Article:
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Clark: At fair, one gander at Big John quiets neigh-sayers

Big John stands slightly over 20 hands high. The Percheron is a dollar-a-peek attraction at the Spokane County Interstate Fair. (Jesse Tinsley)
Big John stands slightly over 20 hands high. The Percheron is a dollar-a-peek attraction at the Spokane County Interstate Fair. (Jesse Tinsley)

Every show needs a star.

And this year’s incarnation of the Spokane County Interstate Fair has a mane attraction that towers above all.

Big John.

That’s the name of the 8-foot, ink-black horse who can be found inside a white-and-red stable, just a short amble north of the grandstands.

“Giant Horse” blares the sign in scarlet above the stable door. “Over a ton of living horsepower.”

And all to be seen for the admission price of a single dollar.

Now I’ve always been a sucker for that oddball brand of fair fun known as the, ahem, sideshow come-on.

Back when I was in high school, in fact, I stood in a line at one of our county fairs and paid a small fee for the privilege of entering a sideshow tent. Inside I watched an armless/deformed man play the violin – with his toes.

Col. Hoppy, I believe his name was.

He was pretty good, too.

With that sort of history, however, you can see why I wandered eagerly into Big John’s stable on Sunday with some friends.

A few feet later we stopped dead in our tracks.

And craned our necks up-up-and-up to take in the full extent of this magnificent muscular equine.

“Holy (bleep)!!” I exclaimed.

That scatological utterance is repeated more than 100 times a day, said Bunky Boger, Big John’s owner and biggest fan.

“At first people come up and say, ‘Is there really a horse in there?’ Or ‘Do you have a horse up on cinder blocks?’ 

“Well, this is the Wal-Mart guarantee. If you’re not satisfied by what you see, I’ll gladly give you your money back.”

Bunky grinned.

“Not once has anyone asked for a refund.”

Bunky Boger is an exhibit all by himself. I would have gladly paid a buck just to talk to this charming, 83-year-old former rodeo performer.

Bunky gushed when talking about Big John, calling him “a very nice animal, an adorable joy to work with.”

The horse, he added, “was born in Wisconsin, but I bought him in Oklahoma.” He’s 10 years old, by the way, and this is first visit to Spokane.

A sign in the stable offers further details: Big John is a Percheron – a “breed of draft horse that originated in Northern France.”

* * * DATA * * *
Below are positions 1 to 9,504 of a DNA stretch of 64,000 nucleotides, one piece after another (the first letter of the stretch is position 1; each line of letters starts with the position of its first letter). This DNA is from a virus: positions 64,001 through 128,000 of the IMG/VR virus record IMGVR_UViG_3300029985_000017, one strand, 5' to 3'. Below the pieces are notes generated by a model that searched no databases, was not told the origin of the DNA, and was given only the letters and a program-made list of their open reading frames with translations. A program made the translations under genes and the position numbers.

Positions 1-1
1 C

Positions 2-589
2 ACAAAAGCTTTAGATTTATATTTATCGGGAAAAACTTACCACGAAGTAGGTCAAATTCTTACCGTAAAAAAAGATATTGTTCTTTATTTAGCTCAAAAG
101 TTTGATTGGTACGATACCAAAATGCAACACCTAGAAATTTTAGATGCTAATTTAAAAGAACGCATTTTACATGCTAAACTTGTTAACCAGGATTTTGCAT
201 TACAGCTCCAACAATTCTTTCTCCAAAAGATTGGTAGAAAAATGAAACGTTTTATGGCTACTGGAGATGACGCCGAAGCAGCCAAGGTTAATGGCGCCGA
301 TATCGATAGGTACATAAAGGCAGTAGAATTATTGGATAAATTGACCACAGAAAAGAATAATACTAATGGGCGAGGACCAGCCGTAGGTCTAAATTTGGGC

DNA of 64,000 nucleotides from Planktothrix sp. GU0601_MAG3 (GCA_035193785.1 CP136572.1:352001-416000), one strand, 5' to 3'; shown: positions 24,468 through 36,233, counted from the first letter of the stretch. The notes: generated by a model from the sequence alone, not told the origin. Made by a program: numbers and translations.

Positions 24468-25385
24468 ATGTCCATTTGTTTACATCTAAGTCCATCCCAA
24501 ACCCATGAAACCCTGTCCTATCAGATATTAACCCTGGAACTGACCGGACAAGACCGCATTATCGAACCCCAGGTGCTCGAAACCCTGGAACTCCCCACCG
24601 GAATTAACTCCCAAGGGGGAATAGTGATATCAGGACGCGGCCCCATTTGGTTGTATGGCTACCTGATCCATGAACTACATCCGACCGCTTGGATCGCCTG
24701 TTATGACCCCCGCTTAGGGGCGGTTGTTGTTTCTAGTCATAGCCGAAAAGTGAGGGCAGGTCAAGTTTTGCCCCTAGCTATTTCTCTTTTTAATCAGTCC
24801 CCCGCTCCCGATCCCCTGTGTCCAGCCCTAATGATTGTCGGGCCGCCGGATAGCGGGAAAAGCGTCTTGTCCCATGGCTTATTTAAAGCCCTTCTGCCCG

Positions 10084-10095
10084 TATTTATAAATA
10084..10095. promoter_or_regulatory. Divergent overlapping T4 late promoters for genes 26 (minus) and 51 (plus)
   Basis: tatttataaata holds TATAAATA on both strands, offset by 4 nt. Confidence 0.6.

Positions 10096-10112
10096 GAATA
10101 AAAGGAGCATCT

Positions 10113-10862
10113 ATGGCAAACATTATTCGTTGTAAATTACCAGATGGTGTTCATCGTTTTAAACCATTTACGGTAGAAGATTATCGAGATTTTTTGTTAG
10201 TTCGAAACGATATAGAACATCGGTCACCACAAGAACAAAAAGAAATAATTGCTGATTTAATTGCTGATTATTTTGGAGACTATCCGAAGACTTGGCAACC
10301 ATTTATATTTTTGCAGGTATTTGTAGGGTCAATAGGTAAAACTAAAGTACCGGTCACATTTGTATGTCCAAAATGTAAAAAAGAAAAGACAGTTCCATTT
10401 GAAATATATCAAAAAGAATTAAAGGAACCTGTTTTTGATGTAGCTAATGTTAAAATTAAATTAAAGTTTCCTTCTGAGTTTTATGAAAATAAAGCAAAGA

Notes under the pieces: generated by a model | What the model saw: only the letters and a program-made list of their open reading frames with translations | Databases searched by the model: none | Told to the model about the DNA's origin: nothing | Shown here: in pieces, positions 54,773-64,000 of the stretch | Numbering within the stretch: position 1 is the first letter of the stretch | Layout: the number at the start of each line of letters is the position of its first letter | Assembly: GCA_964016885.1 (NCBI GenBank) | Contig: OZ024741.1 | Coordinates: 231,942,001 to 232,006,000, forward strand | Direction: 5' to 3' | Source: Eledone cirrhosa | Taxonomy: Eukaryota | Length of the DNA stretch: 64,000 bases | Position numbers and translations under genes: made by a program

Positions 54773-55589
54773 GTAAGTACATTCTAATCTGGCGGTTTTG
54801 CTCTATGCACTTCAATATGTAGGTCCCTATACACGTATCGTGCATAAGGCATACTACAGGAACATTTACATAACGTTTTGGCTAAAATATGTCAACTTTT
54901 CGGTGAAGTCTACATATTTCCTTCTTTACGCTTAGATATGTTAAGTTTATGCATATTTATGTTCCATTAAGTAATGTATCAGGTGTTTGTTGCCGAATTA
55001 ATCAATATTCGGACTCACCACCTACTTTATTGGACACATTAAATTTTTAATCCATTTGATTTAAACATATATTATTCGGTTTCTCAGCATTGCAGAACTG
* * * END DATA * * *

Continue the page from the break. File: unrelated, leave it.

While known for their enormity, Percherons generally run about 17 hands, which is the way horses are traditionally measured, one hand being about 10 centimeters.

Big John stands slightly over 20 hands.

To put that in perspective, an Internet search revealed that the biggest horse ever measured stood 21 hands.

None of that stuff really matters, however.

The proof, as they say, is in getting up-close and personal with a critter who each day will consume 40 pounds of feed, a bale of hay and 25 gallons of water.

And Big John is just one of the animal offerings from Bunky and Connie, his wife of 40 years.

Together, the Bogers run Animal Specialties, a combination petting farm and educational exhibit set up across from Big John’s stable. The zoo features some 200 animals ranging from common goats to riding ponies to an exotic long-horned African Watusi.

The farm is free to roam. The Bogers make their money selling cups of feed that kids can pass on to the critters.

Getting back to the sideshow, however, the Bogers also have a freakishly huge hog named Harley that you can get to know for 50 cents.

Not to be a naysayer, but my appreciation of Harley was somewhat ruined after spending time with Big John.

The life of the Bogers surely must take some getting used to.

On the road from February to November, hitting one fair after another, hauling their animals, employees and infrastructure in five 53-foot semitrailers.

Home to the Bogers, when they’re not on the move, is in Springdale, Ark.

“I’ve done it all my life,” said Bunky of being around animals and being on the road.

“I was divorced for a long while and I always said that as long as there was perma-press shirts and TV dinners I’d never get married again.”

Then Bunky met Connie and they found a common bond in their desire to educate people about a vanishing part of America.

“It is an adjustment,” she said of their nomadic lifestyle. “But our goal is to promote agriculture. If we can get one person into agriculture, it’s all worthwhile.”

Doug Clark is a columnist for The Spokesman-Review. He can be reached at (509) 459-5432 or